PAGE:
Faith Matters: Running the Way

I’ve run away a lot. When I was real young my parents told me “no” all the time. So one day, I ran away and moved into the bushes next to the garage. In high school my brother and I got in a fight at youth group. Embarrassed, and confident that my pastor and parents were going to kill me, I ran away. I ended up walking the streets of Jamestown, NY all night. As my high school career came to a close, my girlfriend and I had plans to attend college together. We broke up. I ran away. I felt a call to be a pastor when I was in the fourth grade. I ran away. I felt it again in high school. I ran away. It hit me ferociously in college. I still ran away.

I run away a lot.

One of my favorite cartoons features Linus from Peanuts. He says, “No problem is so big or so complicated that it can’t be run away from.”

Linus is right. We can run away from virtually everything. And we do.

The phone rings and we hit the red dot and not the green.

We cross the street to avoid our neighbor.

We change the channel; we turn our eyes.

We hide from a coworker at work.

We ignore the cries of the poor and impoverished.

We distance ourselves from oppression and corruption.

We stay clear of reality; we shirk responsibility.

We run away a lot.

I should help them, we think. And then we don’t. I should call them… tomorrow, we promise ourselves knowing full well that we won’t. We put off being our best self until a future date. We keep our feet moving at all times, so we can avoid the most basic truths that confront us when we’re still. We run. Sometimes we convince ourselves that we’re running to things, but the fact is we’re often running away.

While reading scripture yesterday a verse from Psalm 119 jumped off the page at me. “I will run the way of your commandments, for you increase my heart’s capacity (Psalm 119:32).”

As I meditated on this verse I found myself condemned. I felt condemned because I know that most of the time the sinner in me seeks to increase my heart’s capacity by running AWAY from God’s commandments and not THE WAY of them. I listen to the voices of this world that call me from God – the false idols that offer empty promises of freedom and happiness. I run away from God’s commands.

Jesus commands us: Love your neighbor as yourself. Give to everyone who begs of you. Turn the other cheek. Go the extra mile. Do not judge.

Moses says: don’t kill, don’t lie, honor God, honor your parents, don’t covet your neighbors’ belongings.

These are simple commandments which scripture bids us to run THE WAY of. And yet, so often we find ourselves running away. Running away from love and toward hate. Running away from honor and towards degradation. Running away from selflessness and towards self-centeredness.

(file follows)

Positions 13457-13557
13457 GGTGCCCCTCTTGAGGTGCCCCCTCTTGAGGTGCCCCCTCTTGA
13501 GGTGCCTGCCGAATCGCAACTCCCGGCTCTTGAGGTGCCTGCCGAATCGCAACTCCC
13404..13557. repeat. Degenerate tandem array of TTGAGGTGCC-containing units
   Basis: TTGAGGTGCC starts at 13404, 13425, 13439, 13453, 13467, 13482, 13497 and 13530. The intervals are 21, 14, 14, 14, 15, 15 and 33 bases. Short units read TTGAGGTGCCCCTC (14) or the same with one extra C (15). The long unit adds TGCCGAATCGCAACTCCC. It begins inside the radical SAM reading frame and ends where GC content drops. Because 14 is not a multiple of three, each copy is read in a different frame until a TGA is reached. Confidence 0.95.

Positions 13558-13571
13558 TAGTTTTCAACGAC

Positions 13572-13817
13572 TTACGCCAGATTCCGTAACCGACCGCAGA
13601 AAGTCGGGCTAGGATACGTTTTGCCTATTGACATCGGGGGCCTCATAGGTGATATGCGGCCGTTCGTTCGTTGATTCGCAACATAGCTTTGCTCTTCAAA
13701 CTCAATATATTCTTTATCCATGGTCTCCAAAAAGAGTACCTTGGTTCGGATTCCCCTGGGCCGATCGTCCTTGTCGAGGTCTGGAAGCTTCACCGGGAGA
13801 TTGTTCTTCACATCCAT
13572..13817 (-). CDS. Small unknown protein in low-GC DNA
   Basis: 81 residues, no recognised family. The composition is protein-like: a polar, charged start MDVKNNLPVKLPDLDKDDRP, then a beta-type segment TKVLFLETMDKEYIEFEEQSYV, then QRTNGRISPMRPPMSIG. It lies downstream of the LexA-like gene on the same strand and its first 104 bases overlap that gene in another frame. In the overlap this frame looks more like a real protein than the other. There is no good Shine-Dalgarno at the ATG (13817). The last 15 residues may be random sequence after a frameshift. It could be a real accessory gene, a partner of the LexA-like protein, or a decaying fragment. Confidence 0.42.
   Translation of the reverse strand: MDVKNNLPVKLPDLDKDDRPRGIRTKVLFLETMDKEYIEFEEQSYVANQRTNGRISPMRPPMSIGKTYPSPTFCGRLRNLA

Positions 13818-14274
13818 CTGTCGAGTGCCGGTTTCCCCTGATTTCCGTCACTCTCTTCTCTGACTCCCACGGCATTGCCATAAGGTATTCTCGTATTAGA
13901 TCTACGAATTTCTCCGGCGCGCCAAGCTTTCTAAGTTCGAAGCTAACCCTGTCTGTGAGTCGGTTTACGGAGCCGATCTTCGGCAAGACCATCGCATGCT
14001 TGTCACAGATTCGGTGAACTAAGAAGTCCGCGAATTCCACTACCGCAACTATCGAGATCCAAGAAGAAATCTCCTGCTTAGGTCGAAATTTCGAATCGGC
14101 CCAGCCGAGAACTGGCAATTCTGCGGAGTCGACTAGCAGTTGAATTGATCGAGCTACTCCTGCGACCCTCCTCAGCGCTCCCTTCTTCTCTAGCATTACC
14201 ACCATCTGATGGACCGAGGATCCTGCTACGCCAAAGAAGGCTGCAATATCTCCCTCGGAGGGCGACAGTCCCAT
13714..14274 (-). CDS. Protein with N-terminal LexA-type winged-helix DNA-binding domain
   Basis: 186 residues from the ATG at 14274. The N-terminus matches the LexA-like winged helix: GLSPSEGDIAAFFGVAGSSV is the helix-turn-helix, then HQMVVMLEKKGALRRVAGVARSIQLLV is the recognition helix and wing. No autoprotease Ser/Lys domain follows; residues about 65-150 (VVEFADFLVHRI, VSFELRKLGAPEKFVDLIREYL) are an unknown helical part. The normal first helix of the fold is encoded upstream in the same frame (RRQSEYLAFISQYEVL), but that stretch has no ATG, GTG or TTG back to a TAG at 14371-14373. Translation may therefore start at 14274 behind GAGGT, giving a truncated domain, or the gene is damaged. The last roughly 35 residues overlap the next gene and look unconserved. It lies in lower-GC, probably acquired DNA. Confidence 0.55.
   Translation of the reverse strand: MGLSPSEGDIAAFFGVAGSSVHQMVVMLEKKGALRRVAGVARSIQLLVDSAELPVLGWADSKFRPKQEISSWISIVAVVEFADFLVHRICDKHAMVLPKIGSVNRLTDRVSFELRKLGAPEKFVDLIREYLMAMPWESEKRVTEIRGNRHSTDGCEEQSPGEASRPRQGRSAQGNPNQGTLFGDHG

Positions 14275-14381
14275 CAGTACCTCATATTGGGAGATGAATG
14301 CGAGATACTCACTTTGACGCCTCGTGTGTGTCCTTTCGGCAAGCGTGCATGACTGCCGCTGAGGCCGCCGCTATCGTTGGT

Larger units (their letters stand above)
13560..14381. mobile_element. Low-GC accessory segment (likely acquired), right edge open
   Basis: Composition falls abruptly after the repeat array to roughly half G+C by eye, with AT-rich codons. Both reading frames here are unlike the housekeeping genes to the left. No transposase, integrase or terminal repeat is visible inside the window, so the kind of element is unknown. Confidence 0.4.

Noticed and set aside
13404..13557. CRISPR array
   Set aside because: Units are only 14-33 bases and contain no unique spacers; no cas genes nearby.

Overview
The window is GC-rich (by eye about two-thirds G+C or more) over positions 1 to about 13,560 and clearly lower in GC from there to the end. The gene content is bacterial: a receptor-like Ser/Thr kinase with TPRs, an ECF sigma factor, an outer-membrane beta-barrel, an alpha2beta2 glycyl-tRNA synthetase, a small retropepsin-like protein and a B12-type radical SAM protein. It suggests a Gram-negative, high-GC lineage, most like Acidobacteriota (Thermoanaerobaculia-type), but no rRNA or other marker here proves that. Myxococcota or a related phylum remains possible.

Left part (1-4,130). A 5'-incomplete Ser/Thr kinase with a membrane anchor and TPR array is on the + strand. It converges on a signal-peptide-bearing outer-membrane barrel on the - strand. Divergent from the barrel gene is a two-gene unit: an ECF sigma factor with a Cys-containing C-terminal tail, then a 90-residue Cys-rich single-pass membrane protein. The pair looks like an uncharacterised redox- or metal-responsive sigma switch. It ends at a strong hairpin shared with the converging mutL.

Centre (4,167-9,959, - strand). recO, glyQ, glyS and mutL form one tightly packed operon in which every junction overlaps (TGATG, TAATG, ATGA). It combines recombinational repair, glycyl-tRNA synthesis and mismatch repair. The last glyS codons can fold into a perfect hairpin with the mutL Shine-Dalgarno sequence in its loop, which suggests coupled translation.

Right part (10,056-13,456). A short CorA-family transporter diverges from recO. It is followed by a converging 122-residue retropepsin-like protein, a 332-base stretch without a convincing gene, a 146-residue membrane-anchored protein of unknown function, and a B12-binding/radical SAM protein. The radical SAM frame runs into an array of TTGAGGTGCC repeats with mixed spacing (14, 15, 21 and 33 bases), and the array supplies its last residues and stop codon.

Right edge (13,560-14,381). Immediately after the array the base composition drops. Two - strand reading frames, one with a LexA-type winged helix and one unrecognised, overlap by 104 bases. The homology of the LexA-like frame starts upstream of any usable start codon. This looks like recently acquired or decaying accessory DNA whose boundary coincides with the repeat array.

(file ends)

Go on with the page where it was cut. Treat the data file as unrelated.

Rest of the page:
We run away a lot and not the Way.

As an expert at running away I can tell you this. It’s not fun. It often leaves us drained and diminished. We find ourselves perplexed, pooped and pathetic. We end up exhausted, confused, and lost.

Running the Way according to scripture has the opposite affect. Here the Psalmist says we find our heart’s capacity increasing. We find love, joy, hope, and peace increasing. In running toward the Way we find ourselves enlivened, restored, and nourished.

Life in the bushes next to your garage is not blessed. Walking the streets all night is not fun. Living in fear, uncertainty, turmoil, exhaustion and angst is not how you were created to thrive. And so…

May you find yourself running the Way and not away. May you boldly face that which God has set before you. Embrace God’s commands and find God embracing you. Run God’s Way and find your heart’s capacity increasing.

In the Way,


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Pastor Scott serves the people of St. John by helping the congregation welcome everyone, care for one another, and grow in the joy of God’s love through Jesus Christ. Pastor Scott earned his bachelor’s degree at the University at Buffalo and went to seminary at Lutheran Theological Southern Seminary in Columbia, SC. He is currently pursuing his Doctor of Ministry degree with an emphasis in preaching from Lutheran Theological Seminary at Philadelphia. Pastor Scott and his wife, Kate, live in Bowmansville, NY with their children Molly, Delaney, and John Scott. Scott and Kate love Western New York for many reasons, not the least of which are the changing seasons, wonderful people, and of course the Buffalo Bills. Pastor Scott’s ministry priorities are worship, preaching and teaching. Scott’s hobbies are guitar, golf, and reading. To read some of Scott’s musings visit his blog Way-ward at